A common understanding of the company’s core values is what keeps everyone together. These values serve as a daily reminder to keep moving toward a unified goal, especially towards food and employee safety. Hollandia even scored a 100% on its last food safety audit by Primus Labs. “We took a survey amongst ourselves and really defined our values; namely, a positive work environment and food and employee safety,” Pete tells me. “We’re committed to making sure everything is as safe as possible.”
Today, Hollandia offers Living Butter Lettuce, Living 3-in-1 Lettuce, Living Red Butter Lettuce, and Living Upland Cress under its Live Gourmet brand, along with its certified organic Grower Pete’s living butter lettuce and watercress. All lettuce products are packaged in the company’s protective “Squircle” clamshell, and all are sold with their roots still attached, to keep the products as fresh as possible when they arrive in store.
“Our ‘Squircle’ clamshell was immediately a big hit and helped give us a unique look for our brand. We realized we could fit about 20% more products on the pallet just by changing the shape to our current design,” Pete tells me. “The benefit for our retailers and the end user is that we’re able to lift the plants out of the growing channel and package them whole with the roots intact. The consumer receives a fresher plant with extended shelf life because it’s still living.”
The innovations didn’t stop there. Even in the midst of California’s severe statewide drought, Hollandia employs a continuous-flow-hydroponic system, known as nutrient film technique (NFT), to recycle water while also limiting water loss due to evaporation and preventing soil erosion. Depending on the region, soil structure, time of year, and irrigation method used, this hydroponic system conserves 66-84% of the water that would be used if the lettuce were to be grown in the field.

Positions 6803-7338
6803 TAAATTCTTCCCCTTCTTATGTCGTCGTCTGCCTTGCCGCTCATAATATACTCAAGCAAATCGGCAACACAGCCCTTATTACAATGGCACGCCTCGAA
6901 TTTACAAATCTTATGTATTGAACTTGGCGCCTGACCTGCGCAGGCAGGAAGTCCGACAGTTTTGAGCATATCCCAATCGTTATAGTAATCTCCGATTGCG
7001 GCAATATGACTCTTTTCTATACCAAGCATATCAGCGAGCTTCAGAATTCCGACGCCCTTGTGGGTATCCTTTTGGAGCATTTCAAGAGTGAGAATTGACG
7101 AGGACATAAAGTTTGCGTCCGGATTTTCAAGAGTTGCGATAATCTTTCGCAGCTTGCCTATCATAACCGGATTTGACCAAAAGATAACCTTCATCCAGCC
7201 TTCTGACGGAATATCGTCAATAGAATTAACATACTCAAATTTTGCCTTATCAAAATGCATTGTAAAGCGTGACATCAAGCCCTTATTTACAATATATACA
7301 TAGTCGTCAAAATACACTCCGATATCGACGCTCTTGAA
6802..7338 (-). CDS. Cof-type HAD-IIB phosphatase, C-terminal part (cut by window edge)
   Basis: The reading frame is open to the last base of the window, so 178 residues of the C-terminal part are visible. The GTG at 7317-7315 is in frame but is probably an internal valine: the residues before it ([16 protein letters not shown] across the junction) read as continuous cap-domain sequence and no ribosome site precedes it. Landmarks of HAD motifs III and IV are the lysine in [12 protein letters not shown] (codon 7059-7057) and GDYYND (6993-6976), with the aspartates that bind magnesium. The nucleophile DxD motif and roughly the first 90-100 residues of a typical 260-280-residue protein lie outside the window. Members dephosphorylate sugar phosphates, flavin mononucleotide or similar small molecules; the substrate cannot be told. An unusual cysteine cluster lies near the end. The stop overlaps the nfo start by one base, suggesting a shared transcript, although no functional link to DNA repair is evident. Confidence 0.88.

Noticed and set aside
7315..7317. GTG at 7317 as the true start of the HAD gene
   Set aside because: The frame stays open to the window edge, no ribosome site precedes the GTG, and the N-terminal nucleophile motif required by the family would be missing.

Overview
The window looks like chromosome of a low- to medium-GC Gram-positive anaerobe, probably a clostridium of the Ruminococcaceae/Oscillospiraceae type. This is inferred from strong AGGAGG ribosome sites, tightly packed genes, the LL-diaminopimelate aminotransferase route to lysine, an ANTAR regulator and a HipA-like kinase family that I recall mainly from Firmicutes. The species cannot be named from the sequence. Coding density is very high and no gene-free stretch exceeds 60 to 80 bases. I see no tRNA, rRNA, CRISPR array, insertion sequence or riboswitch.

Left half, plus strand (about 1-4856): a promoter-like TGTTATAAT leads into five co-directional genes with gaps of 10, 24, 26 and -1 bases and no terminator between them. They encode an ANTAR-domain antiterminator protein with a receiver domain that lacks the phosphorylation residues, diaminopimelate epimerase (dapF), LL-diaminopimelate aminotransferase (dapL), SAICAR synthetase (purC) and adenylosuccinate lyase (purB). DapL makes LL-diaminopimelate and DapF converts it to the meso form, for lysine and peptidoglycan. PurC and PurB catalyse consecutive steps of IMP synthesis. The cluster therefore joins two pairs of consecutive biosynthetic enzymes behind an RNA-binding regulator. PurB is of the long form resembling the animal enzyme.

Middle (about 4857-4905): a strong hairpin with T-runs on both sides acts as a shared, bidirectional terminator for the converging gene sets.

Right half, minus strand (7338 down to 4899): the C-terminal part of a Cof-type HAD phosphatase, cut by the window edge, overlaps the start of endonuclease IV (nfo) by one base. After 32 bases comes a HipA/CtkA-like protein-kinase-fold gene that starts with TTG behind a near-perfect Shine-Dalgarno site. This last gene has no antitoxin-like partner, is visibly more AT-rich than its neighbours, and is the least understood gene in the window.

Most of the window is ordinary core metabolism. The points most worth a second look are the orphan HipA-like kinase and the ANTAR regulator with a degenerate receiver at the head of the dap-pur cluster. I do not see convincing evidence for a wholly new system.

“Our systems naturally save water,” he explains. “All of the roots of the plants are in the enclosed growing channels, and the water they’re given in those channels is re-circulated, re-filtered, and re-sterilized.”
“Leave no stone unturned,” he reminds me.
Having a hydroponic system not only produces generally 3.55 times more lettuce per acre than conventional field growing methods, but it also allows the company to precisely control and fine-tune all of the living conditions for the plants, including nutrients and climate. Each of the company’s 25 acres worth of greenhouses are computer-controlled and include sensors that tell growers if it’s too cold or too warm. By using energy-saving thermal curtains, efficient heating systems, and by maximizing the solar efficiencies of the greenhouses, Hollandia has also successfully cut energy consumption by 60% over the last ten years.
“We really baby the plants,” Pete laughs. There’s still a lot left in store for this family-operated produce company. For the past two years, Hollandia has been hydroponically producing organic butter lettuce and watercress, and Pete indicates that the company will continue to expand on that program.
“We see the butter lettuce market as a good opportunity to grow because it’s such a small percentage of the total lettuce category,” he says. “We’re working to expand on organic hydroponics and hopefully convert more consumers to butter lettuce.”
For a company steeped in more than 40 years of family heritage, there’s no doubt in my mind that Hollandia Produce will continue to strive toward better products, food safety, and efficiency. Just ask Pete Overgaag.
“Leave no stone unturned,” he reminds me.
For someone who is willing to take command and help a trucker in need even in the dead of night, I can believe Pete Overgaag is always ready to go the extra mile for his family business.